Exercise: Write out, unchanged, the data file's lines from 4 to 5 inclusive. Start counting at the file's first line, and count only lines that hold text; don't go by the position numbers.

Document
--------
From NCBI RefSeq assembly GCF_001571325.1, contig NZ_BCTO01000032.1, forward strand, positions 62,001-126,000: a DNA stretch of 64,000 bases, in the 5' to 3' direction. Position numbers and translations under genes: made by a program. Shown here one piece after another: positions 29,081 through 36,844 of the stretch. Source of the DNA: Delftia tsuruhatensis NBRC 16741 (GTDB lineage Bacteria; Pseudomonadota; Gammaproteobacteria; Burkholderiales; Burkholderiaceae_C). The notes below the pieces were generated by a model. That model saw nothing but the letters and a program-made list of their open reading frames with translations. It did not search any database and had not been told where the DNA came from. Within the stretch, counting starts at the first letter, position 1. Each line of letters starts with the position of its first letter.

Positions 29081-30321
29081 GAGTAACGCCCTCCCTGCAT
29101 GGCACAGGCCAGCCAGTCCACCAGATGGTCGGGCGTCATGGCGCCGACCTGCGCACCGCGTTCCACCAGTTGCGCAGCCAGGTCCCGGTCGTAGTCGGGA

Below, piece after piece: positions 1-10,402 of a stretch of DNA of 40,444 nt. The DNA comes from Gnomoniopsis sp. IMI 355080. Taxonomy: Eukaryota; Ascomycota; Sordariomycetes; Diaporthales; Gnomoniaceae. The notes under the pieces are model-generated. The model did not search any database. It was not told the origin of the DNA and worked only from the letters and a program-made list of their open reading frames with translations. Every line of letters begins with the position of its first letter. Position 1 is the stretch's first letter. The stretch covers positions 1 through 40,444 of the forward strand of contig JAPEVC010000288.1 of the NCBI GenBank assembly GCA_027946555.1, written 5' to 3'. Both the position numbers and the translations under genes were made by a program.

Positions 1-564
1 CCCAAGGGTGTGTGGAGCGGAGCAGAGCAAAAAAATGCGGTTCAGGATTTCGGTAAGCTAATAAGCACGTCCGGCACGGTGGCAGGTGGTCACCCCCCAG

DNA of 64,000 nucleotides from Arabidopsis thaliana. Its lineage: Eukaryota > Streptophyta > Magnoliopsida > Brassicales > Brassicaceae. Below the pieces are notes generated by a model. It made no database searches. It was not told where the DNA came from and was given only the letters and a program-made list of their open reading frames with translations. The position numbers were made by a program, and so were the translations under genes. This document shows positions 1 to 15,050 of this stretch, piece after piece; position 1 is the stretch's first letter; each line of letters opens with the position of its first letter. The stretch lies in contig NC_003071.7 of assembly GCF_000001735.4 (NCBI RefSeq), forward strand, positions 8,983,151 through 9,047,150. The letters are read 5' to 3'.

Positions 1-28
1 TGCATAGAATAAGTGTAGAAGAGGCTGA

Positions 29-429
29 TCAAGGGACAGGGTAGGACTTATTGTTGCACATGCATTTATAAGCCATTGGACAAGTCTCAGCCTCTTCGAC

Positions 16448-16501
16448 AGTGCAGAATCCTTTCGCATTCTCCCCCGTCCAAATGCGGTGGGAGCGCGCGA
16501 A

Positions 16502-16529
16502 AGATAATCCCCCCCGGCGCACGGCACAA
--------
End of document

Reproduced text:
29101 GGCACAGGCCAGCCAGTCCACCAGATGGTCGGGCGTCATGGCGCCGACCTGCGCACCGCGTTCCACCAGTTGCGCAGCCAGGTCCCGGTCGTAGTCGGGA

Below, piece after piece: positions 1-10,402 of a stretch of DNA of 40,444 nt. The DNA comes from Gnomoniopsis sp. IMI 355080. Taxonomy: Eukaryota; Ascomycota; Sordariomycetes; Diaporthales; Gnomoniaceae. The notes under the pieces are model-generated. The model did not search any database. It was not told the origin of the DNA and worked only from the letters and a program-made list of their open reading frames with translations. Every line of letters begins with the position of its first letter. Position 1 is the stretch's first letter. The stretch covers positions 1 through 40,444 of the forward strand of contig JAPEVC010000288.1 of the NCBI GenBank assembly GCA_027946555.1, written 5' to 3'. Both the position numbers and the translations under genes were made by a program.